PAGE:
MDT- And soon, also, the Guangzhou consulate…
VS – We are looking forward to opening our Consulate-General in Guangzhou in 2016! Our new colleague, Duarte Bué Alves already attended our last meeting in Macau as my special guest!

MDT- I know that some consulates are or were looking at moving from HK to Macau, like we did. What are the benefits and disadvantages of being in Macau vs HK?
VS – We are in Macau for obvious reasons. And we want to be in Macau forever. We have the obligation to help the Central Government and the MSAR Executive in transforming this land into a platform for the Portuguese Speaking Countries, to help the diversification of the territory and to help promote local talent. Due to our historical ties, we are indeed the only country that is 100% qualified to undertake this task. About HKSAR, these days it does not make much sense to reopen our diplomatic representation there.

MDT- What is your opinion of the Macao Forum? Some Portuguese in my circle say that they would not still be here if it wasn’t for this Beijing-led initiative?
VS –
Recognizing the potential of the Portuguese Speaking Countries, in the context of its external relations, China designed a strategy of strengthening ties with the Portuguese Speaking Countries (PSC), through the institutionalization of a privileged and united platform for the development of its economic and trade relations, with the creation in 2003 of the Forum for Economic and Trade Cooperation, based in Macau. The Macao Forum is thus a clever diplomatic initiative from China to add a new dimension to its bilateral relations with the Portuguese Speaking Countries.

MDT- What can be improved to help relations between PRC and the Lusophone world?
VS – I believe that the work that the Macao Forum had been developing over the last 13 years has been very positive, namely in regards to training human resources, allowing the participants from the Portuguese Speaking Countries to learn and understand the Chinese perspective on subjects of general interest as well as to share their own experiences and knowledge. As you may know, in 2011, the Macau Forum created a training center in order to better organize these training seminars and since its creation, the Centre has organized, in collaboration with selected Macau universities, 28 workshops and attracted over 700 participants from the Lusophone world. These workshops cover a wide range of subjects that are of common interest to the Portuguese Speaking countries and to China and Macau. In addition to acquiring knowledge, the participants cement relationships, share experiences and build bridges between them which contribute to the establishment of potential partnerships.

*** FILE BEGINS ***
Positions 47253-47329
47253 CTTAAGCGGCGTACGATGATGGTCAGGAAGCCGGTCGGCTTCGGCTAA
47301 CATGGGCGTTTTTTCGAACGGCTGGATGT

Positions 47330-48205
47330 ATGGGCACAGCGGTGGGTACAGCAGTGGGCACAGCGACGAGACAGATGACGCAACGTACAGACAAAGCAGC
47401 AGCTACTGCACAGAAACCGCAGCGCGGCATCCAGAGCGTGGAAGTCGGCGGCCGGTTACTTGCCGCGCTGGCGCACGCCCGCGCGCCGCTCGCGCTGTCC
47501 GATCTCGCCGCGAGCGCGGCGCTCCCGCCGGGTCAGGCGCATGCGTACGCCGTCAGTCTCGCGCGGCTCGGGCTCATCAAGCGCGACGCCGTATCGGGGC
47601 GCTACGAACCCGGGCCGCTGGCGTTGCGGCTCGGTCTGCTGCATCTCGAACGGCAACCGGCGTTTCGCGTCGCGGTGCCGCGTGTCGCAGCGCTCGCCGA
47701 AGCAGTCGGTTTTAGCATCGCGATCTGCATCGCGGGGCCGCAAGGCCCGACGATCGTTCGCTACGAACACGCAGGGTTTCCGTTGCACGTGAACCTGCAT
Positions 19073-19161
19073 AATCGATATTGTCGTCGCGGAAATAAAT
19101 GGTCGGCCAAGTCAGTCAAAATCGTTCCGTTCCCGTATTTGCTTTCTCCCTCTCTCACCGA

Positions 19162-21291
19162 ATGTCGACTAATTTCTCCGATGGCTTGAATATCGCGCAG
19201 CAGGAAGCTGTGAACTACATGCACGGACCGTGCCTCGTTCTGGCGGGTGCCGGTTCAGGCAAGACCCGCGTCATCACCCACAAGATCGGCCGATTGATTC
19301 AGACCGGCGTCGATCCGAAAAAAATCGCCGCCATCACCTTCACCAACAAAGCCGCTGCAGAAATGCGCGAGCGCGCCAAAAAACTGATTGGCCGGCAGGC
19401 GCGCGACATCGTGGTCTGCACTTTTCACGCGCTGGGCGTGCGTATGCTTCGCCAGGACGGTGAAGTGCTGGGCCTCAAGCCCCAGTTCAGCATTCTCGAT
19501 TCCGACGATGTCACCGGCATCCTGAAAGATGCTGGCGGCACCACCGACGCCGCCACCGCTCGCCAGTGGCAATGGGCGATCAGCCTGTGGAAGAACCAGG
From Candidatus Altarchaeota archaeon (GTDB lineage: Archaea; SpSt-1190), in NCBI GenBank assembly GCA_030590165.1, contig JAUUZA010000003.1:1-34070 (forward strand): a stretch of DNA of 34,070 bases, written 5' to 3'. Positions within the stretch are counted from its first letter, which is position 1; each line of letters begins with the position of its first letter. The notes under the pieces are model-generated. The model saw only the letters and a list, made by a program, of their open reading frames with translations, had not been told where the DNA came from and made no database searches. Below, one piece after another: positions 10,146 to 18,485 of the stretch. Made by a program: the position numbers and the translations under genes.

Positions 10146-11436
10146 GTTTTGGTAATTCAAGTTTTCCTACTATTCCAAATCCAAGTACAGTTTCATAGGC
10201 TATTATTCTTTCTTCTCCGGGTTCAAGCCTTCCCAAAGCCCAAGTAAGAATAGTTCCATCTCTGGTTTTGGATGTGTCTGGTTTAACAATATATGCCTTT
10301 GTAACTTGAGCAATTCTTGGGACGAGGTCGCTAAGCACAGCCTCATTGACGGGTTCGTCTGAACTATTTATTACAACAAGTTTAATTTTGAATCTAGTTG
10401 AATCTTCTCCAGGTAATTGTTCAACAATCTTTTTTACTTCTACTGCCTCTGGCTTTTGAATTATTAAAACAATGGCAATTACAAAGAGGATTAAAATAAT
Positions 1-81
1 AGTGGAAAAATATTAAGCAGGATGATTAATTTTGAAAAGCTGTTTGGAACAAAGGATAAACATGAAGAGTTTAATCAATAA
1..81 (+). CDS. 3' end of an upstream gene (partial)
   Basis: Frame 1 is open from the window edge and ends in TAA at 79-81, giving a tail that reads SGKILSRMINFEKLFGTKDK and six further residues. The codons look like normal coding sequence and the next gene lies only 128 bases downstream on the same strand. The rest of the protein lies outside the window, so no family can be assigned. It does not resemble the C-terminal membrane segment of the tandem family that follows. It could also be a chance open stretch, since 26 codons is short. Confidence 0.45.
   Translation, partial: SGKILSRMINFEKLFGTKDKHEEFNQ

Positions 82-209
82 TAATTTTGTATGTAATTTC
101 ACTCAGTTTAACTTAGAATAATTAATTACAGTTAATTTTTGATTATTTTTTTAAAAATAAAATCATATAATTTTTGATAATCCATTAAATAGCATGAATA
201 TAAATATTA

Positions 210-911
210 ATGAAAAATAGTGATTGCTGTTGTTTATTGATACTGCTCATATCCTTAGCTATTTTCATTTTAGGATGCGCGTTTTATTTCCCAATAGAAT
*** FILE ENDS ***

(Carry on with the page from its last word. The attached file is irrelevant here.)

MDT– Portugal-China, via Macau. How are the bilateral relations in this triangulation?
VS – Portugal, Macau and China are long-lasting partners and, more recently, we have been strengthening our relations in many areas. In evidence of this, between 2010 and 2015, Portuguese exports to Macau grew at an average of 16% per year; in the same period, trade between Portugal and China grew at a yearly average of 36%. Simultaneously, and as sign of this “new era,” the State-level visits between the three markets have increased at a vertiginous rate. Today, despite huge differences in our “geographies” (physical dimensions and location), we have similar priorities and challenges, and we are focused on the areas of innovation and entrepreneurship, science, education, environment and energy, and tourism. We all seek economic diversification and increased internationalization. We recognize that we share goals and that is essential to share resources, in a win-win-win strategy. In this ambitious triangulation, the role of Macau has been critical.  Since the handover and the establishment of the Macau SAR, Portugal and Macau have agreed to maintain solid bilateral relations. (…) Nowadays, the interface role of Macau has been significantly reinforced and the triangulation offers new perspectives.

Vitor Sereno, Portuguese consul general to Macau and Hong Kong.

MDT– Golden Visas. The program is still on and the Chinese are on top of the buyers’ list. What are you doing to contribute to this?
VS – The Golden Visa Scheme, which by the way is not a visa but rather a residence permit, has had several improvements over the years in order to respond better to the needs of potential applicants. In fact, among the growing number of European governments offering residence permits to non-­Europeans who invest in their countries, Portugal has been the most successful. The program is straightforward and flexible, with simple and clear legal requirements, and clearly one of the most attractive residency programs for investors in the world. As you know, the program has recently been enriched by diversifying the options of investment even further (see box).